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  1. #21
    Join Date
    Apr. 26, 2000
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    3,147

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    We deal with feral horse populations on our Outer Banks, as well. They are managed. While many people are familiar with the Banker ponies, there is actually another group of ponies living on the Rachel Carson Preserve across from Beaufort, NC. They are not Banker ponies but the remnant of a herd of various farm animals left on the island/town marsh area across from town. Mid century (40s-50s) a man took cows, pigs, and horses to the area and left them to graze. He returned for the hogs & cows, but left the horses. They are definitely not indigenous. The herd is managed by the staff at the Rachel Carson Preserve. The preserve is over 2500 acres which sounds like an awful lot for just 30-40 small horses but most of it is salt marsh. If the horses weren't managed...imagine the damage they would do. There are indigenous species - some rare - who come first. Migratory birds must be protected first, as well.

    While I love to see the beautiful images of the mustangs and my pseudo-Banker ponies at the Preserve, we can't allow them to take priority over the indigenous critters. There's just no easy answer to any of this that will make everyone happy.


    2 members found this post helpful.

  2. #22
    Join Date
    Oct. 26, 2007
    Location
    San Jose, Ca
    Posts
    5,391

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    I do not support ferral horses any more than I would support packs of roaming ferral dogs.


    4 members found this post helpful.

  3. #23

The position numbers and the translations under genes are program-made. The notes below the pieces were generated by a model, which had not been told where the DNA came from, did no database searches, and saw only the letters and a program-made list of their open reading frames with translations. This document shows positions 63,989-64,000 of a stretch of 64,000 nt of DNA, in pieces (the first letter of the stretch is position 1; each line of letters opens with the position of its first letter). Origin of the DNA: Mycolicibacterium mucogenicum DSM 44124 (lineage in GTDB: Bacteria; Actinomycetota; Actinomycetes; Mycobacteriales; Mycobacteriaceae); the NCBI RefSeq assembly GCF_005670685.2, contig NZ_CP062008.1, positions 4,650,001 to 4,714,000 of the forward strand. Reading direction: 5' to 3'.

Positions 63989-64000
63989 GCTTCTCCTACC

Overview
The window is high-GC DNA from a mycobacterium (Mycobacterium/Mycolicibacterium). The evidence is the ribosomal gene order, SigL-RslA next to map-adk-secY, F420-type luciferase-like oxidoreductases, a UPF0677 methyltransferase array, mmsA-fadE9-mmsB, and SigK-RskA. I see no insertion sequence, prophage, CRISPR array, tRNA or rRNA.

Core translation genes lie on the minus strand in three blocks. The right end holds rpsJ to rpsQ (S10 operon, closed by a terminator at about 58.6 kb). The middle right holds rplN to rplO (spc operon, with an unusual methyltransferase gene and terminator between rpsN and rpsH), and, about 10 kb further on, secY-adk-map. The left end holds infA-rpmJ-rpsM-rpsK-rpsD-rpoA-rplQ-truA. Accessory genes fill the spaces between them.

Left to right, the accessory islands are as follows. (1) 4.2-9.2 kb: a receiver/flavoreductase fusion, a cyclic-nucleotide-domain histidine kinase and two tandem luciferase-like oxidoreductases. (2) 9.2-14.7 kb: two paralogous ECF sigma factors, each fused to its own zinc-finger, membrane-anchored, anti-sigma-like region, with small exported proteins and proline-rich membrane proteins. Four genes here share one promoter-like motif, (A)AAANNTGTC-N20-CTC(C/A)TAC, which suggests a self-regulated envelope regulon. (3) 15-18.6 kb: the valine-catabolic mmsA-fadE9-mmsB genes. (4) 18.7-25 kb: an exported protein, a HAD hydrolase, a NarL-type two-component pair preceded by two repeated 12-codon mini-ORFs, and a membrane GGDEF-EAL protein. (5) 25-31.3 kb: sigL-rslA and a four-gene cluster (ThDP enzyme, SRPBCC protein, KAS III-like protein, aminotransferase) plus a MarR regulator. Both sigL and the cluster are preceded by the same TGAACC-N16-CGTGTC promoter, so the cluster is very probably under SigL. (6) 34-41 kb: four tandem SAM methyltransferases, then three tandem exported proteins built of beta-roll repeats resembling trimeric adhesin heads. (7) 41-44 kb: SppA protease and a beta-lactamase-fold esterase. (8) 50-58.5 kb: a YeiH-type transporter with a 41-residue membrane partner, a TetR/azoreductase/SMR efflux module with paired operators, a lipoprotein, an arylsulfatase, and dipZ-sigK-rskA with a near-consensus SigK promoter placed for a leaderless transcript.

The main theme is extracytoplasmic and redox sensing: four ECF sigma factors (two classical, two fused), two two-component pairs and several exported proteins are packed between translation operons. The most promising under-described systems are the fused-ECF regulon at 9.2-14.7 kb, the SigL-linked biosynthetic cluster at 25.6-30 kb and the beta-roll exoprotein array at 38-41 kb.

Join Date
    Jun. 20, 2009
    Location
    Hunterdon County NJ
    Posts
    3,007

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    Quote Originally Posted by fivehorses View Post
    So what about deer.? Suppose we should round them all up too.
    Well I suppose the BLM could issue hunting permits and let people shoot the horses??



  4. #24
    Join Date
    Jan. 2, 2006
    Location
    Dallas, NC
    Posts
    2,313

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    “In the past two years, four horses have been struck and killed by vehicles, and community complaints submitted to the BLM have ranged from concern for the safety of residents’ children, to stallions fighting with domestic horses through fences. In all complaints, there were safety concerns and property damage."
    I want a signature but I have nothing original to say except: "STHU and RIDE!!!

    Wonderful COTHER's I've met: belleellis, stefffic, snkstacres and janedoe726.


    1 members found this post helpful.

  5. #25
    Join Date
    May. 17, 2010
    Location
    Where humidity isn't just a word, it's a way of life.
    Posts
    767